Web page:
Facebook’s business model has had profoundly negative effects on democracy. As a result of Facebook’s and Google’s oligopoly over digital advertising, 25% of American newspapers have closed or merged. The absolute number of journalists has declined by 60%, and 1,800 communities have no local reporting since 2004. Both Facebook and Google have sought to pay off their critics by offering multi-million-dollar grants to journalism organizations. Nevertheless, these quasi-bribes amount to crumbs compared to the devastation these corporations have caused. At the same time, the company continues to inadequately deal with disseminating fake news, conspiracies, misinformation, and addictive content in the name of retaining users and generating advertising dollars. As Representative David Cicilline (D-RI), head of the House Antitrust Subcommittee, stated aptly, these practices are “too profitable to eliminate completely[.]”

Without significant structural change spurred by antitrust lawsuits, Facebook will likely remain an immoveable monopoly. Perhaps most revealing of Facebook’s durable market position is that Google has tried several times and invested billions of dollars to displace or diminish Facebook’s monopoly position in the social networking industry. Google developed and promoted Orkut and Google+ multiple times to try to take on Facebook. If Google has failed to create a viable competitor social networking site every time, that’s telling.

Facebook likely could not have gotten away with so much nefarious, predatory, and illegal conduct if not for its entrenched monopoly power. Taken together, Facebook’s repeated contempt for the law is perfectly tuned to be tackled by the FTC.

Some background will show how the FTC could have gone even farther this week. Congress created the FTC in a wave of progressive activism after the Supreme Court in its infamous 1911 case that broke up Standard Oil shrewdly restricted the Sherman Antitrust Act, our nation’s primary anti-monopoly law. The court restricted Sherman Act violations to only predatory and exclusionary behavior that was, in the court’s exclusive view, “unreasonable.” This restriction was contrary to the act’s legislative intent and significant public demand for federal action against concentrated corporate power when Congress enacted the Sherman Act in 1890. After the Supreme Court’s Standard Oil decision, the public backlash was swift, and Congress created the FTC in 1914.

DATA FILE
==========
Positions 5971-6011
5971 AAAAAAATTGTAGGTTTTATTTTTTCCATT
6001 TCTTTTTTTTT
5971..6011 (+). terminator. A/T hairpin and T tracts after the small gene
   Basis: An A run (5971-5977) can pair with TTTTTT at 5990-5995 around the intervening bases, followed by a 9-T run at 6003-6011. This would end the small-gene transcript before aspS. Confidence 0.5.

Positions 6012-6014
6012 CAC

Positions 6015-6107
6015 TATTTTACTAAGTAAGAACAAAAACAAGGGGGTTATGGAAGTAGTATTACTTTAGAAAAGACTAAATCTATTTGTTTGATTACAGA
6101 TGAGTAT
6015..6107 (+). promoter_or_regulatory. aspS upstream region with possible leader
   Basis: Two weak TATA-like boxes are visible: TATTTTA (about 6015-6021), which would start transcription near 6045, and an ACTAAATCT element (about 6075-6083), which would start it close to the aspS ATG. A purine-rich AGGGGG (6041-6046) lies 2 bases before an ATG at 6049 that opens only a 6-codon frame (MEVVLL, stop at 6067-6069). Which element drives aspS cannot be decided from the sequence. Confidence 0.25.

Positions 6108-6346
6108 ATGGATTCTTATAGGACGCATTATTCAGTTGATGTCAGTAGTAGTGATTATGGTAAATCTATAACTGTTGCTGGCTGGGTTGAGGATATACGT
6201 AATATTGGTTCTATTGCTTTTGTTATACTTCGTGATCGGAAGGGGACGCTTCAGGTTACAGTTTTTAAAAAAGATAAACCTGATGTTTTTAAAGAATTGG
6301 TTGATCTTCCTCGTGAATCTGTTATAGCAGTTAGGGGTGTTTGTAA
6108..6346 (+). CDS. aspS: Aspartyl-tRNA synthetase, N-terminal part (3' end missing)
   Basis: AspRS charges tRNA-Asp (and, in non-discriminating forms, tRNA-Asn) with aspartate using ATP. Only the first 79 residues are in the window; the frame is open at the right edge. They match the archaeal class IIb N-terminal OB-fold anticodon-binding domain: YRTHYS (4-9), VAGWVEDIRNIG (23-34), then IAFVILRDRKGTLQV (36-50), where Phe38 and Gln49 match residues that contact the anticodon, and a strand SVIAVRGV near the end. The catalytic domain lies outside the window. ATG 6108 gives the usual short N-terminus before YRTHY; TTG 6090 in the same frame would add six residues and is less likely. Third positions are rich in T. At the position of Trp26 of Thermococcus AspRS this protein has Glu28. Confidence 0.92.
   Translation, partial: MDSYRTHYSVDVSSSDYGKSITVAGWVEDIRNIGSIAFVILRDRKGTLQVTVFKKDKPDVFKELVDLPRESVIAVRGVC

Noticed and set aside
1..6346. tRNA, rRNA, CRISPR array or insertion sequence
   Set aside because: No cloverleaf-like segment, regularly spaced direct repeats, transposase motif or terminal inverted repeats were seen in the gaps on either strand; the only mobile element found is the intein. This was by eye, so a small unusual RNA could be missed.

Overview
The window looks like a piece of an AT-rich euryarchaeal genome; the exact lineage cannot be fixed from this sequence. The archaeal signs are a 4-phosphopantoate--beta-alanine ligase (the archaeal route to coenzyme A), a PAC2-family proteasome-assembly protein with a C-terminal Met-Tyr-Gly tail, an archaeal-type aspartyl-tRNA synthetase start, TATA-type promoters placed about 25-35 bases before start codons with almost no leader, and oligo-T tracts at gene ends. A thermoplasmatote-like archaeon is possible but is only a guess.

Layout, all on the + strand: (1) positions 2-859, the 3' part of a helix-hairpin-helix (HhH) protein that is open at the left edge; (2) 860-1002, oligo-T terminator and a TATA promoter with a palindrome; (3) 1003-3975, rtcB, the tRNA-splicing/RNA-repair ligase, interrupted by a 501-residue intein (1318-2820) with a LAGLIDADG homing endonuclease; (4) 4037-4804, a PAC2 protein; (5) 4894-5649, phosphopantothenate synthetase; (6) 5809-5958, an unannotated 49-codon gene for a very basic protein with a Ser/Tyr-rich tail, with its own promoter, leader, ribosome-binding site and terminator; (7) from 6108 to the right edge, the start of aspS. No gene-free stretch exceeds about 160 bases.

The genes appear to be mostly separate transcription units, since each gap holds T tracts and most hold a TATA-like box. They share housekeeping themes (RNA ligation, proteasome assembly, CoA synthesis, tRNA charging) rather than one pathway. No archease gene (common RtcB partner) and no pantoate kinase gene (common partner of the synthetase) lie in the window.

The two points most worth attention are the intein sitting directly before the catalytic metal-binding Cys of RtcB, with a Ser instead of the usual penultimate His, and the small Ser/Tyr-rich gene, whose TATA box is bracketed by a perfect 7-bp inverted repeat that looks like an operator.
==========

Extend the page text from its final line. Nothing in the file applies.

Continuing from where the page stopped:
Congress granted the FTC broad authority to define and enforce its namesake statute prohibiting both “unfair methods of competition” and “unfair or deceptive acts or practices.” Congress specifically chose these expansive terms to prevent the courts from restricting the agency’s authority. These words ensured that the agency would have the necessary congressionally authorized power to be a guardian against concentrated corporate power. Senator James Reed, one of the architects of the FTC Act, stated that the agency would be a “death blow to monopoly” in America.

Here’s where the FTC could have used an even more powerful weapon. As the agency did in its lawsuit, the FTC can invoke its namesake statute to enforce the Sherman Act. But, the FTC can invoke Section 5 on its own without the Sherman Act. The Section 5 route gives the agency enhanced statutory firepower against formidable monopolies like Facebook since controlling Supreme Court precedent grants the FTC substantial deference to interpret it. In the words of the Supreme Court, the FTC “considers public values beyond simply those enshrined in the letter or encompassed in the spirit of the antitrust laws.”

However, in its lawsuit against Facebook, the FTC decided to restrict its claims to fit within the Sherman Act rather than its Section 5 authority. The agency has, therefore, radically restricted the deference it could have received from the courts. The FTC has missed an opportunity to use a bazooka in a knife fight and has instead chosen to battle Facebook using the Judiciary’s restricted interpretation of the Sherman Act. The agency should have brought this case as a pure Section 5 claim.

The FTC made an additional error by bringing the case in federal court rather than initiating its suit against Facebook in its own administrative forum. Unlike lawsuits in federal court, where the case is now, controlling Supreme Court precedent warrants that the courts grant the commission deference for any fact-finding done by the agency during the administrative process, which carries over for any subsequent appeals. Here again, the FTC chose to fight Facebook on less favorable terms by initiating the case in federal court.

Nonetheless, the agency’s lawsuit is a bold attempt to correct its past failures. The agency could have taken other legal avenues or even implement other prophylactic measures such as public utility regulations or bright-line merger rules to prevent Facebook’s predatory conduct from arising. Fortunately, the FTC’s requested structural separation to break up Facebook. This has been the preferred way to tackle monopolies and has decades of backing by the Supreme Court as “the most important of antitrust remedies.” The court has a duty to restore competition in the marketplace when antitrust violations are found by the agency, and it should follow through with the FTC’s requested remedy to break up Facebook

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Daniel A. Hanley

Daniel A. Hanley is a Policy Analyst at the Open Markets Institute.